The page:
'Who is your archaeologist of the year?' the letter that accompanied the monthly archaeo-themed magazine that dropped through my door demanded (quite aggressively I thought).
It's not a question that I think I could ever satisfactorily answer, given the number of exceptional practitioners out at work around the world at this present time. I'm sure, however, if you tied me to a chair, shone a light in my eyes and threatened to remove every one of my toe-nails with a rusty butter knife, that I could probably supply a name - but is this the best way to get a result?
What's really needed here, I would argue, in order to be totally objective, is a long and deeply thoughtful couple of days spent by the sea with the full backcatalogue of archaeological magazines and journals for 2012-3, general silence, wall to wall sunshine and a continuous run of gin and tonic. Having none of these immediately to hand (well, all except the aforementioned rusty butter knife which I have now safely secreted in the recycling bin just in case), I suppose I would have to say that there really is only one honest answer to the original question; my vote going to the late great Michael Antony Aston.
Mick Aston was, without doubt, archaeology's most passionate advocate. Sadly, I only had the opportunity to work with him on a few projects (between 2003 and 2005), but I, like most people, have been acquainted with his work for a considerable period of time. Considerate, thoughtful, intelligent, deeply knowledgeable, witty and, at times, overtly mischievous, Mick was never less than the most enthusiastic devotee of field archaeology and historical research. Archaeology is not just about simply understanding and interpreting the past, but bringing it to life and informing / enthusing a wider public and there have, in my mind at least, only ever really been three truly great archaeo-communicators:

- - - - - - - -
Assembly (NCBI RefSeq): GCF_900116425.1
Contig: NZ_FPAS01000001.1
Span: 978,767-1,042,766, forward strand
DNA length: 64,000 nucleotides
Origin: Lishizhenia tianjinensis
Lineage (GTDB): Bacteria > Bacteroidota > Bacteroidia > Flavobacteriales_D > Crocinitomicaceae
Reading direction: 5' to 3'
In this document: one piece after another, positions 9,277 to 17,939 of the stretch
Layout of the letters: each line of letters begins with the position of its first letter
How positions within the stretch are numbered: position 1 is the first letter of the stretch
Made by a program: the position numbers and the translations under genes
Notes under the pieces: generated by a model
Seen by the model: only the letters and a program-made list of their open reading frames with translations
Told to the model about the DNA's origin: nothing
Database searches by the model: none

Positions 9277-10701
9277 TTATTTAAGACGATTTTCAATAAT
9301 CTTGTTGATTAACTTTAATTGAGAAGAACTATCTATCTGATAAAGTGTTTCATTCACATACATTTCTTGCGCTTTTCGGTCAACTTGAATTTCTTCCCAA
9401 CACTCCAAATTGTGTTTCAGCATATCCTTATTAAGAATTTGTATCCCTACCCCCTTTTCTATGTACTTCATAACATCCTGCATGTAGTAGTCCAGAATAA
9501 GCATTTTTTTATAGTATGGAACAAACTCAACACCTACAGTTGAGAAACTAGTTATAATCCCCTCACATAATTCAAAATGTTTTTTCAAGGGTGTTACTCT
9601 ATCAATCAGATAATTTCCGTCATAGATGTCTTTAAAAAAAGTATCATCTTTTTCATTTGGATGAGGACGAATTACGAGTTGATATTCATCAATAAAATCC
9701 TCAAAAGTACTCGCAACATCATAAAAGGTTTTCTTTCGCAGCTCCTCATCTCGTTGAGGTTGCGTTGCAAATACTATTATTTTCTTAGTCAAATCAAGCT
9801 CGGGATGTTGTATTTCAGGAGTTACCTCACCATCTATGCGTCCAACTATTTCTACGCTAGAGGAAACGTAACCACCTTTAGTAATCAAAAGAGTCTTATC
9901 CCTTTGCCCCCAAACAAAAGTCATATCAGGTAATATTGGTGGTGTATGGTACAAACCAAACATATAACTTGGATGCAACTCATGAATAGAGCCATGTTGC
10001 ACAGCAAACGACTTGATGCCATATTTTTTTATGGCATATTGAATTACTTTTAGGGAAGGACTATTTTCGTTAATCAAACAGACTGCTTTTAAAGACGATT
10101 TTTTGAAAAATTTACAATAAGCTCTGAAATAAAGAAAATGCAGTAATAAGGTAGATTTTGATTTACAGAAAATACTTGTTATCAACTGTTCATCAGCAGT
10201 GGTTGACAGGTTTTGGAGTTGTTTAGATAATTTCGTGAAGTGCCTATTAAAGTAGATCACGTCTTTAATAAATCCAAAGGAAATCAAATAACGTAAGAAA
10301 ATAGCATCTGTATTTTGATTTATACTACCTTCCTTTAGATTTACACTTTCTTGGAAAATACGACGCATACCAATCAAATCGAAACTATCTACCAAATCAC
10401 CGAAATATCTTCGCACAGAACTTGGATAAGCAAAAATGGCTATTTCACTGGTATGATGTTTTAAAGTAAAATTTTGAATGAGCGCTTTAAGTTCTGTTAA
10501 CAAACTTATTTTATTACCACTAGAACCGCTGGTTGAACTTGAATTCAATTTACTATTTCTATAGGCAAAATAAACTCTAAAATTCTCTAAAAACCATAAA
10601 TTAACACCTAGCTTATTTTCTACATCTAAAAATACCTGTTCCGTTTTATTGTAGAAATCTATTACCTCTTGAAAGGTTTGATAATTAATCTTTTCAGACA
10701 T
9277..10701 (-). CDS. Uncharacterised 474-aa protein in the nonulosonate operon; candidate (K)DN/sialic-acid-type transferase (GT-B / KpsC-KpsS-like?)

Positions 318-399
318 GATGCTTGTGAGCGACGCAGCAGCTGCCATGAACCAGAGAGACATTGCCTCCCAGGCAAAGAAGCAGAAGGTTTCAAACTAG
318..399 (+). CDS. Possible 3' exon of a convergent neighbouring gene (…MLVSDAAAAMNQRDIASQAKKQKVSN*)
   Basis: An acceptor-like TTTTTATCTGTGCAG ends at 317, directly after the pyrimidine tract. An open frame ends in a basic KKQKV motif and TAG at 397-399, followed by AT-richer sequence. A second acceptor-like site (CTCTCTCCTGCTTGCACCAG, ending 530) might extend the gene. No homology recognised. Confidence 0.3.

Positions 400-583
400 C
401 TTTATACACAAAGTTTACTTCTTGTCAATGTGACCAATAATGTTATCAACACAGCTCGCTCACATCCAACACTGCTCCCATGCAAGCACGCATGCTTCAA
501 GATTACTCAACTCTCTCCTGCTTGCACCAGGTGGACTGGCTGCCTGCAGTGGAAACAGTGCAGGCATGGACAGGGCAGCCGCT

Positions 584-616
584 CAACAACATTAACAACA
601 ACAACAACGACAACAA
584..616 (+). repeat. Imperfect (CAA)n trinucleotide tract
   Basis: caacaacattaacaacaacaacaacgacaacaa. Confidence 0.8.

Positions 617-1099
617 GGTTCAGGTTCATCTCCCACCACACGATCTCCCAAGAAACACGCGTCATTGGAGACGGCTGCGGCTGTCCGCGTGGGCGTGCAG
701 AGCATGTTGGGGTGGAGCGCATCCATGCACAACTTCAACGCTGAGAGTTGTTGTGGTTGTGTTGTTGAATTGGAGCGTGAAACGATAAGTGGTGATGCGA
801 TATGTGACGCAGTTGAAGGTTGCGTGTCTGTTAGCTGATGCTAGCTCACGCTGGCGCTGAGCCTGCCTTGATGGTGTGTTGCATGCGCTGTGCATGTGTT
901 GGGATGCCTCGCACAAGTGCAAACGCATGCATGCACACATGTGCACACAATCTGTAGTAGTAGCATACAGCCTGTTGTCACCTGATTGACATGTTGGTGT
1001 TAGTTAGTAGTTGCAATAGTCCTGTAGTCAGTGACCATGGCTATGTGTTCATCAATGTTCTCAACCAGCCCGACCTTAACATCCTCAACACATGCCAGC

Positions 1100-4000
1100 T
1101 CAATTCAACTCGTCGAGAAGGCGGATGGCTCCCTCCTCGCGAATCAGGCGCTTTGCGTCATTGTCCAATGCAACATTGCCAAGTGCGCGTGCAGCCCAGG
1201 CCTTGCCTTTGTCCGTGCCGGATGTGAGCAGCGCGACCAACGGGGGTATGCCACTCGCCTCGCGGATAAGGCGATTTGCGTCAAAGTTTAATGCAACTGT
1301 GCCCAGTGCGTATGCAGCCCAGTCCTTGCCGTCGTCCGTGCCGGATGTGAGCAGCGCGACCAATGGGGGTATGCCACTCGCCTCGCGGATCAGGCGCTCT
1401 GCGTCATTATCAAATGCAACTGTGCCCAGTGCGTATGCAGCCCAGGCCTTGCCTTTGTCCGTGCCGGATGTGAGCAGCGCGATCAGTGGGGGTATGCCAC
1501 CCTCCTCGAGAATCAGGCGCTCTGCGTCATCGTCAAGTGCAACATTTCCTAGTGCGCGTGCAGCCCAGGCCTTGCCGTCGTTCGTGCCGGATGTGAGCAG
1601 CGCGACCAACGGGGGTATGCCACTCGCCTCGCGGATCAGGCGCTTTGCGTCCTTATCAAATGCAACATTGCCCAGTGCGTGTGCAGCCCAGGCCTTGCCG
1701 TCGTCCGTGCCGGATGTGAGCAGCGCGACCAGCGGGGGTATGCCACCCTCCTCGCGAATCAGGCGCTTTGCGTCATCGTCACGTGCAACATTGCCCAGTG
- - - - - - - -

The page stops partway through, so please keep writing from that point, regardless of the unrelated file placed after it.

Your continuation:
1) Augustus ('The General') Pitt Rivers (1827 - 1900)
Career soldier, landowner, first inspector of Ancient Monuments in the UK and, arguably, one of the first true scientific archaeologists (excavating settlements rather than just rich burials), Pitt Rivers helped educate and inform the public by disseminating his results through privately funded books, a museum and an impressive set of public gardens.
2) Mortimer ('Rik') Wheeler (1890 - 1976)
Archaeologist, soldier and founder of the Institute of Archaeology in London, Wheeler popularised archaeology in the years before and after World War Two, bringing it to a mass audience through accessible excavations, fieldwork reports, popular books and multiple appearances on radio and television (becoming TV personality of the Year in 1954).
3) Michael ('Mick') Aston (1946 - 2013)
Tutor, lecturer, tireless fieldworker and key figure in Time Team, Aston brought archaeology out of the serious and rather dry ‘documentary-as-lecture’ world that it had inhabited throughout the 1960s, 70s and 80s and into the popular mainstream, reaching audiences that both Pitt Rivers and Wheeler could only have dreamt of.
We who work in the profession will always be in their debt.